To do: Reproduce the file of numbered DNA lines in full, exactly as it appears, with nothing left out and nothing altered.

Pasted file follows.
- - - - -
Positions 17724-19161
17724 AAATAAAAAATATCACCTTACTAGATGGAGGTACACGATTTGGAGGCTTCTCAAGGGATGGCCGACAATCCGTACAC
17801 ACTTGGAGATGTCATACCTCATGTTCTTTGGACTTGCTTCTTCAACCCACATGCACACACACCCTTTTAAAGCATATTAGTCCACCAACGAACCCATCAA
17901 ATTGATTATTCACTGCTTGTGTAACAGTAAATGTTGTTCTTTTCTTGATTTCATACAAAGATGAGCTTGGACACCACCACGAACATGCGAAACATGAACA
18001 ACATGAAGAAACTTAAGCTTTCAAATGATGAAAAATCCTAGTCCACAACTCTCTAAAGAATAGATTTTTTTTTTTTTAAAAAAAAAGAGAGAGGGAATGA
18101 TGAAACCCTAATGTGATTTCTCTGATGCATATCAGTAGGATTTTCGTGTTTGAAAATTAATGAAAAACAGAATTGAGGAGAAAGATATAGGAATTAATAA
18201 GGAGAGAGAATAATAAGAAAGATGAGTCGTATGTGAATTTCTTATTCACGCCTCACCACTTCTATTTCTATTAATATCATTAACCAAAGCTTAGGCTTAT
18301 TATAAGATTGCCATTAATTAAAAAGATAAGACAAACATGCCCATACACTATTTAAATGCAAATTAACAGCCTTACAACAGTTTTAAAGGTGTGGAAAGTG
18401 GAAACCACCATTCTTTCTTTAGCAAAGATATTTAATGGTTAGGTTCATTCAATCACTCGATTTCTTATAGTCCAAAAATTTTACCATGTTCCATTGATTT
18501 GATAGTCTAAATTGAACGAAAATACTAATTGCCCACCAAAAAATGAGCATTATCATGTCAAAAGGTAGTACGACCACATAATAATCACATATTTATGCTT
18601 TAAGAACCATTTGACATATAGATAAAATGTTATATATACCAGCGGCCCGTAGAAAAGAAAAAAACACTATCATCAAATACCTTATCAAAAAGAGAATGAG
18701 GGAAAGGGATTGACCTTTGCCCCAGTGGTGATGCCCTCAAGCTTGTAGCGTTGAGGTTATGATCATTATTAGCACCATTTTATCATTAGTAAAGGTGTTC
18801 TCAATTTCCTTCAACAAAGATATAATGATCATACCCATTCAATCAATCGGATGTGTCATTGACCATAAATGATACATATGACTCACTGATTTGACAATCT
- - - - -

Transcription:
Positions 17724-19161
17724 AAATAAAAAATATCACCTTACTAGATGGAGGTACACGATTTGGAGGCTTCTCAAGGGATGGCCGACAATCCGTACAC
17801 ACTTGGAGATGTCATACCTCATGTTCTTTGGACTTGCTTCTTCAACCCACATGCACACACACCCTTTTAAAGCATATTAGTCCACCAACGAACCCATCAA
17901 ATTGATTATTCACTGCTTGTGTAACAGTAAATGTTGTTCTTTTCTTGATTTCATACAAAGATGAGCTTGGACACCACCACGAACATGCGAAACATGAACA
18001 ACATGAAGAAACTTAAGCTTTCAAATGATGAAAAATCCTAGTCCACAACTCTCTAAAGAATAGATTTTTTTTTTTTTAAAAAAAAAGAGAGAGGGAATGA
18101 TGAAACCCTAATGTGATTTCTCTGATGCATATCAGTAGGATTTTCGTGTTTGAAAATTAATGAAAAACAGAATTGAGGAGAAAGATATAGGAATTAATAA
18201 GGAGAGAGAATAATAAGAAAGATGAGTCGTATGTGAATTTCTTATTCACGCCTCACCACTTCTATTTCTATTAATATCATTAACCAAAGCTTAGGCTTAT
18301 TATAAGATTGCCATTAATTAAAAAGATAAGACAAACATGCCCATACACTATTTAAATGCAAATTAACAGCCTTACAACAGTTTTAAAGGTGTGGAAAGTG
18401 GAAACCACCATTCTTTCTTTAGCAAAGATATTTAATGGTTAGGTTCATTCAATCACTCGATTTCTTATAGTCCAAAAATTTTACCATGTTCCATTGATTT
18501 GATAGTCTAAATTGAACGAAAATACTAATTGCCCACCAAAAAATGAGCATTATCATGTCAAAAGGTAGTACGACCACATAATAATCACATATTTATGCTT
18601 TAAGAACCATTTGACATATAGATAAAATGTTATATATACCAGCGGCCCGTAGAAAAGAAAAAAACACTATCATCAAATACCTTATCAAAAAGAGAATGAG
18701 GGAAAGGGATTGACCTTTGCCCCAGTGGTGATGCCCTCAAGCTTGTAGCGTTGAGGTTATGATCATTATTAGCACCATTTTATCATTAGTAAAGGTGTTC
18801 TCAATTTCCTTCAACAAAGATATAATGATCATACCCATTCAATCAATCGGATGTGTCATTGACCATAAATGATACATATGACTCACTGATTTGACAATCT